Wednesday, 22 July 2009

Moving up the age of retirement

A new idea has been spread in Germany: to move up the age of retirement to 69. Not immediately, but some time in the future, e.g. in 2060. See, for instance, the respective article in the German newspaper FAZ.

A couple of years ago the German parliament decided to move the age up from 65 to 67. The change process was decided to take place over a period of roughly 20 years, adding 1 month per year. The main reason for these proposed changes are that our current social welfare system is not fully capable of coping with the increase in average life time of people and that the birth rate has fallen dramatically since the 1970s. In effect, in a couple of years there will be far more old age people compared to people being employed and paying taxes and bearing the cost of the pension scheme.

Now, regardless of whether this is true or false, regardless of whether people will really continuously grow older, live longer, enjoy health and happiness longer than before, etc. - there remains one critical question to me: Why introduce the changes in 20 and more years only?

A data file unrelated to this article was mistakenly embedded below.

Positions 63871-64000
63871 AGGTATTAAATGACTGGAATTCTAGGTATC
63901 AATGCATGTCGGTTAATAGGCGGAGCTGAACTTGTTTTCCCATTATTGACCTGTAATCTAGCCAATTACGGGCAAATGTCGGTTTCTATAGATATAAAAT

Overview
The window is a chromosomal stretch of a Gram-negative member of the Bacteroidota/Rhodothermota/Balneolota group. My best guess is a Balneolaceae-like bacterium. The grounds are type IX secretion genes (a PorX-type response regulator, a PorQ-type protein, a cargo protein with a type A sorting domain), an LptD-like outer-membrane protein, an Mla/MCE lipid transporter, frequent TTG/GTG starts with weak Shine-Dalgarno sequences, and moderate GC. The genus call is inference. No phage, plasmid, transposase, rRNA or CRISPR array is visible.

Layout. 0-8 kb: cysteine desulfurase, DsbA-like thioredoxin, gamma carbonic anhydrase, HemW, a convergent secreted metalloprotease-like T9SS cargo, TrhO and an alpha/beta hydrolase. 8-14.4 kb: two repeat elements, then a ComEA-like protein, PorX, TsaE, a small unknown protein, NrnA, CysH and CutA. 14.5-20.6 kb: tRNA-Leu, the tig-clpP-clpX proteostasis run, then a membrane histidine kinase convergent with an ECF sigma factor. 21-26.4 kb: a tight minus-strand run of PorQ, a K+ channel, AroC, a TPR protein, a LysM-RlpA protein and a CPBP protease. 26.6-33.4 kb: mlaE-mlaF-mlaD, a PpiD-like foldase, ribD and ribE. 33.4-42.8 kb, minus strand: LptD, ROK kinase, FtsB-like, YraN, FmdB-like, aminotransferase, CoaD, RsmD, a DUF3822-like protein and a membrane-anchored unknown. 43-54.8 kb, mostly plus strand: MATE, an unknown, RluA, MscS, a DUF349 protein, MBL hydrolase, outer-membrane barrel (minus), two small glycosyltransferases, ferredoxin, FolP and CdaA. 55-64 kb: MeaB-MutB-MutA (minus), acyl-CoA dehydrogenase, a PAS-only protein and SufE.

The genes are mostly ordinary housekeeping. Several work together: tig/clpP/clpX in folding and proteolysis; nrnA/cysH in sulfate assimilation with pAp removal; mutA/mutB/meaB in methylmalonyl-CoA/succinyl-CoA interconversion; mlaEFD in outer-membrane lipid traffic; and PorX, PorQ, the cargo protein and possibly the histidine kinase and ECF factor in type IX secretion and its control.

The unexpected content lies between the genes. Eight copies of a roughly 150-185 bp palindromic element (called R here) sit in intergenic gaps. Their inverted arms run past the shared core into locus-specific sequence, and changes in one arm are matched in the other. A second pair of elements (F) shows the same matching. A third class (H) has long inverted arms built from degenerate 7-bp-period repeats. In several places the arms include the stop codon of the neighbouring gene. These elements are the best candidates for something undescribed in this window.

The problems are around already today. And the future impact can be forecast today pretty accurately, as well. In terms of justice and solidarity between generations: Wouldn't it be appropriate to move up the age of retirement right away and use the additional money to be got for accrued reserves for future generations?

Whatever the burden needs to be, in a just society it cannot all be put onto future generations, can it? Otherwise all such proposals and decisions of politicians and officials made a couple of years before they go into early retirement sound rather cynical and egotistic. What is needed is not sexy headlines in the press, but a solid concept how society can manage the required transformations over the next decades in a joint, common and reasonable way.

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